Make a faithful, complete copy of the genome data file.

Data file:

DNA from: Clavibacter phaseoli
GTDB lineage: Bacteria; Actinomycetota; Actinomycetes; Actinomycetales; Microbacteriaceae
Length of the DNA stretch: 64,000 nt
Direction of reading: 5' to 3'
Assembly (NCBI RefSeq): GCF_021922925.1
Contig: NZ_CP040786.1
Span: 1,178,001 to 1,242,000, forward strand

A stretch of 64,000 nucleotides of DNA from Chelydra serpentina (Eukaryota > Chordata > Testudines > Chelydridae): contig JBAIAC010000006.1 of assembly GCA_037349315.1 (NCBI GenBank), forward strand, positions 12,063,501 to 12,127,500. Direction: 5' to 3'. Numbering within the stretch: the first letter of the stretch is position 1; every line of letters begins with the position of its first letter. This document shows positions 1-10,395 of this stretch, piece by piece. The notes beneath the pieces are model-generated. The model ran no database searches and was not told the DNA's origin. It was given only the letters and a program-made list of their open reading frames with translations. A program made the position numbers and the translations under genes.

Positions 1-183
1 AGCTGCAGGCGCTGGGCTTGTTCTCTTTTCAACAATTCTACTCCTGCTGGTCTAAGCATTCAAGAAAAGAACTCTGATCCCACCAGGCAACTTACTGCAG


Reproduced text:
DNA from: Clavibacter phaseoli
GTDB lineage: Bacteria; Actinomycetota; Actinomycetes; Actinomycetales; Microbacteriaceae
Length of the DNA stretch: 64,000 nt
Direction of reading: 5' to 3'
Assembly (NCBI RefSeq): GCF_021922925.1
Contig: NZ_CP040786.1
Span: 1,178,001 to 1,242,000, forward strand

A stretch of 64,000 nucleotides of DNA from Chelydra serpentina (Eukaryota > Chordata > Testudines > Chelydridae): contig JBAIAC010000006.1 of assembly GCA_037349315.1 (NCBI GenBank), forward strand, positions 12,063,501 to 12,127,500. Direction: 5' to 3'. Numbering within the stretch: the first letter of the stretch is position 1; every line of letters begins with the position of its first letter. This document shows positions 1-10,395 of this stretch, piece by piece. The notes beneath the pieces are model-generated. The model ran no database searches and was not told the DNA's origin. It was given only the letters and a program-made list of their open reading frames with translations. A program made the position numbers and the translations under genes.

Positions 1-183
1 AGCTGCAGGCGCTGGGCTTGTTCTCTTTTCAACAATTCTACTCCTGCTGGTCTAAGCATTCAAGAAAAGAACTCTGATCCCACCAGGCAACTTACTGCAG